About this release

This release by Public Health Scotland (PHS) provides a monthly update on the number of hospital bed days associated with delayed discharges and the number of discharges from hospital that followed a period of delay. Information is also provided on the number of people experiencing a delay in discharge from hospital at the monthly census point. The data relate to people aged 18 years and over who were clinically ready for discharge. Delayed discharge figures in NHSScotland have been affected by measures put in place to respond to COVID-19.

Main points

  • In July 2020, there were 28,377 days spent in hospital by people whose discharge was delayed.
  • In July 2020, the average number of beds occupied per day due to delayed discharges was 915. This is an increase of 16% compared to June 2020 when the daily average was 791, but is substantially lower than the monthly average prior to COVID-19 measures being put in place.
Image caption Delayed Discharge bed use in Scotland from July 2018 to July 2020
This is a line chart showing the average number of beds occupied per day by delayed discharges during the period July 2018 to July 2020.  The average number of beds occupied by delayed discharges peaks in October 2018, fluctuates during 2019, peaks again in February 2020, before reducing dramatically in April 2020. Since then there have been increases in May 2020, June 2020 and July 2020.
  • At the July 2020 census point, there were 961 people delayed. This is an increase of 19% compared to the June 2020 census point when 808 people were delayed.
  • Of those delayed at the July 2020 census point, 734 were delayed more than three days with health and social care reasons accounting for 432 delays (59%), complex needs accounting for 263 delays (36%) and patient and family-related reasons for 39 delays (5%).

Background

Timely discharge from hospital is an important indicator of quality and is a marker for person-centred, effective, integrated and harm-free care. A delayed discharge occurs when a hospital patient who is clinically ready for discharge from inpatient hospital care continues to occupy a hospital bed beyond the date they are ready for discharge.

The average number of beds occupied per day is calculated by dividing the total monthly number of delayed discharge bed days by the number of days in the calendar month. PHS considers this daily average a better statistic for comparing month on month differences as the number of days in a month varies.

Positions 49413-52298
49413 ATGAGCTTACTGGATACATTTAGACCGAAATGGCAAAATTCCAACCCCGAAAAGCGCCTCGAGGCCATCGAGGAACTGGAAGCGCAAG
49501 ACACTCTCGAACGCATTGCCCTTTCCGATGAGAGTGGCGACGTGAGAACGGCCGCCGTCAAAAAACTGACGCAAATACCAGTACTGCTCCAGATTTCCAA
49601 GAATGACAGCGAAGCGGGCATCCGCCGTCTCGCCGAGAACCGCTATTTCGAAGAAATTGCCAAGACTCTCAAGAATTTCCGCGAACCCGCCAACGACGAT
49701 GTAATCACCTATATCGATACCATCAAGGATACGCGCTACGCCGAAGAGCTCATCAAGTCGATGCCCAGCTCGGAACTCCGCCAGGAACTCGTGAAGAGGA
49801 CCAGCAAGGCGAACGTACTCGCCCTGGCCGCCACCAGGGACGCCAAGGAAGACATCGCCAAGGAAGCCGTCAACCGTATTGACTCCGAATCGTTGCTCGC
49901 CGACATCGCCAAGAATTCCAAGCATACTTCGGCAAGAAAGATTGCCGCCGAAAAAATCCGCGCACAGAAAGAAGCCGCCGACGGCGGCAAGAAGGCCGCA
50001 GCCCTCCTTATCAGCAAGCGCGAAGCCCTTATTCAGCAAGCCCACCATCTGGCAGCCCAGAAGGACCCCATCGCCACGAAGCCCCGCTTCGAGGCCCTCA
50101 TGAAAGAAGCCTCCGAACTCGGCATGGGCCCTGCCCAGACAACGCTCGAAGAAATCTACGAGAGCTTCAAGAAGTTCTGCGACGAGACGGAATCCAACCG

The census figure reflects the position as at the last Thursday of the month.

Revised data definitions and national data requirements (external website) came into effect on 1 July 2016. These align census information and associated bed days and ensure more robust and consistent reporting across Scotland. Reports published using data prior to July 2016 cannot be used in direct comparison to figures published in this report.

It should be noted that figures presented in this publication are not directly comparable with other UK countries, due to differences in definitions and data reporting.

Further information

Data from this publication are available to download from the Scottish Health and Social Care Open Data platform (external website).

The next release of this publication will be 6 October 2020.

NHS Performs

A selection of information from this publication is included in NHS Performs (external website). NHS Performs is a website that brings together a range of information on how hospitals and NHS Boards within NHSScotland are performing.

General enquiries

If you have an enquiry relating to this publication, please email phs.delayeddischarges@phs.scot.

Media enquiries

If you have a media enquiry relating to this publication, please contact the Communications and Engagement team.

Requesting other formats and reporting issues

If you require publications or documents in other formats, please email phs.otherformats@phs.scot.

To report any issues with a publication, please email phs.generalpublications@phs.scot.

Older versions of this publication

Versions of this publication released before 16 March 2020 may be found on the Data and Intelligence, Health Protection Scotland or Improving Health websites.

Last updated: 14 July 2021
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